Wisconsin Central Freight Station (Chicago Great Western), Minneapolis Minnesota
Because the riverfront in Minneapolis along the Mississippi River was crowded with existing railroad tracts and industrial buildings by the late nineteenth century, the Wisconsin Central Railway Company, which was desirous of trackage into the city had few choices of where to build facilities in Minneapolis. The Wisconsin Central Company, a predecessor of the Wisconsin Central Railway Company, had been operating in Wisconsin between northern Wisconsin, Milwaukee, and Chicago since 1870 hauling timber and ore from northern Wisconsin to market cities on Lake Michigan. After financial difficulties in the 1890s, it was reorganized between 1898-1900 as the Wisconsin Central Railway Company. It owned only 28 miles of trackage in Minnesota. The Wisconsin Central Railway Company had been leasing the rails of Minnesota carriers, such as the Northern Pacific and the Great Northern, to ship cattle from Montana and grain and flour from the Twin Cities through Minneapolis and St. Paul to Manitowoc, Milwaukee, and Chicago.
Although this arrangement worked well, high trackage rentals and increasing business prompted the Wisconsin Central Railway Company in 1901 to build terminal facilities of its own in Minneapolis and St. Paul. The company, therefore, acquired two Minneapolis parcels for their use near the Mississippi River. Between 1901-1903, it built a large yard terminal on Boom Island north of Nicollet Island nearby the present freight station. The Boom Island yard was improved from low swampy land in the middle of the river. Improvements included fill, a stone retaining wall around the island, a rail yard which could accommodate over 300 cars, a roundhouse, coaling plant, ice houses, and limited repair facilities.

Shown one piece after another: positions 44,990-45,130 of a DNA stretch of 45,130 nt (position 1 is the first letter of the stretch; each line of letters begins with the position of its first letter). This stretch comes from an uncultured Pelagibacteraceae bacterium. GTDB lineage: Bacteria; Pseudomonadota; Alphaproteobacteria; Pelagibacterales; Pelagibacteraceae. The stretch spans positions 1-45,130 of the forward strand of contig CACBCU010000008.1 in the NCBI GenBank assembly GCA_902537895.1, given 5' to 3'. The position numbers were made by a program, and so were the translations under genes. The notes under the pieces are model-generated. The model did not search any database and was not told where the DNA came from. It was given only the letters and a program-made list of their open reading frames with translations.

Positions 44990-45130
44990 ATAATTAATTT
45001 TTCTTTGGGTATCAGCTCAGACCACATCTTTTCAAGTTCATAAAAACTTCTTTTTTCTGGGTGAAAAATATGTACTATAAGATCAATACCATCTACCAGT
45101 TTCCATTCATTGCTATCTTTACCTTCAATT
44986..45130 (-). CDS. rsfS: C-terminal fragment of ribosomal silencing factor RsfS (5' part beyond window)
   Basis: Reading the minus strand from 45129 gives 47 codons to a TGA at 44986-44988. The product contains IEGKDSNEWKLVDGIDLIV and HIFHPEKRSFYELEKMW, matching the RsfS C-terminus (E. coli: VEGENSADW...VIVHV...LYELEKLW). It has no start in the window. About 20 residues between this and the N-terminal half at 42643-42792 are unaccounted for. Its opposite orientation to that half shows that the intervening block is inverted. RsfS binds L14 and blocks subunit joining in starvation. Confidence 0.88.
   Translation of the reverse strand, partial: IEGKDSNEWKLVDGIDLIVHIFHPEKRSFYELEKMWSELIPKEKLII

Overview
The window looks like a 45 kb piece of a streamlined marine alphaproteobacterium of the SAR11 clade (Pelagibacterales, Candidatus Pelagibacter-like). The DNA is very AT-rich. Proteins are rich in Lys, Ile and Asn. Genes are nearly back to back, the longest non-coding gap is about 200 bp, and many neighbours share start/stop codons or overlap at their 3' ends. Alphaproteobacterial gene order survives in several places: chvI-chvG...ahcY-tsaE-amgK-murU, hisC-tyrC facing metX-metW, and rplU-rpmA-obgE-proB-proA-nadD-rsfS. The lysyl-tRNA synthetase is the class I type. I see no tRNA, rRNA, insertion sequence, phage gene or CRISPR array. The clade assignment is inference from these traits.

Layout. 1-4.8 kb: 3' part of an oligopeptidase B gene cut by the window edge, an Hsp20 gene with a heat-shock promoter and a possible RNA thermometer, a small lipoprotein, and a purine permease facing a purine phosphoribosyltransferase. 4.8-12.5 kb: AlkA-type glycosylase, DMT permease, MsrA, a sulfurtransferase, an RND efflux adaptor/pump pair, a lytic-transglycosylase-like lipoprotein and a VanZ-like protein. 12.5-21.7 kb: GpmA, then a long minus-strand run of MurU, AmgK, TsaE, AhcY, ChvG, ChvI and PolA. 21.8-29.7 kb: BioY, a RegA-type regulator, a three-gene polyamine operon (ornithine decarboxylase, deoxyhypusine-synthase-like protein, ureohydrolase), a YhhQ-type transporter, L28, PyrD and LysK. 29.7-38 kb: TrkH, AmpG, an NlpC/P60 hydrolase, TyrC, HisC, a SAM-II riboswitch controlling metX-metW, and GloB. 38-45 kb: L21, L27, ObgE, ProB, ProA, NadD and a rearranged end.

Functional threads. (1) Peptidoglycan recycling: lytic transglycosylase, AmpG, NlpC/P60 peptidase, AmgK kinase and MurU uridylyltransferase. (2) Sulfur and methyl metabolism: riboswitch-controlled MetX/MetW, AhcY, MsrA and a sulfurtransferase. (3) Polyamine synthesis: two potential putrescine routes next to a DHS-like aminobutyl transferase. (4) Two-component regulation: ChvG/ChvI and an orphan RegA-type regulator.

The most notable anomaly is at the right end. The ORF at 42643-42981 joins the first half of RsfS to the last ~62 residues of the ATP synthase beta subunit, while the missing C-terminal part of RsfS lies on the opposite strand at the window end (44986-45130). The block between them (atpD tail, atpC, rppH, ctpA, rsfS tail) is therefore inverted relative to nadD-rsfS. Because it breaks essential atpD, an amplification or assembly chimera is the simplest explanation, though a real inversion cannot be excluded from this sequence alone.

At the same time, the Wisconsin Central acquired use of a small 30-car yard, known as the Hennepin Yard, above Hennepin Avenue on the west side of the Mississippi. They leased trackage over the Great Northern rails and shared trackage to this yard with several other railroad companies. At the small so-called "Hennepin Yard" facility they built a freight depot facing North First Avenue in late 1901.
This freight station is a replacement for the previous 1901 Wisconsin Central freight depot, which was destroyed by fire in April, 1907. This earlier depot fronted North First Avenue and was located northwest or directly upstream of the present building. After the fire, the present Wisconsin Central Railway freight station was built fronting Hennepin between May and December, 1907 at a cost of $100,000.
This new freight station, like the previous one which burned, was not a through-station. The tracks stopped within the buildings and neither of these Wisconsin Central freight-handling facilities functioned as a major bulk transfer point within the Minneapolis Warehouse District. The purpose of the 1907 freight station was to handle less than carload lots, known as "L.c.l.s" in warehousing parlance. For the ten years that the Wisconsin Central Railway Company issued annual reports, there was never a direct description of exactly what this freight station handled. Less than carload lots of goods could be anything. It is likely that the 1907 freight station was used for the same kinds of goods as their 1901 station had handled. An account of the 1901 depot fire mentioned oil, barrels of gasoline, and other combustible merchandise, general merchandise, glass, automobiles, sugar, and "incoming and outgoing freight of all kinds" belonging to "nearly every business concern in the city."
From the available information, the freight station served downtown retail and manufacturing businesses in Minneapolis and, to a lesser extent, the Warehouse District's jobbing and wholesaling houses, and possibly the flour milling area as well, but always with less than carload lots of goods and merchandise. Support for this comes, in part, from the importance attached to the driveway on the southwest side of the building when it was designed by C.A.P. Turner in 1907, and from other circumstantial information. The open interior of the building originally had "section divisions assigned to various merchants [and] designated by appropriate signs."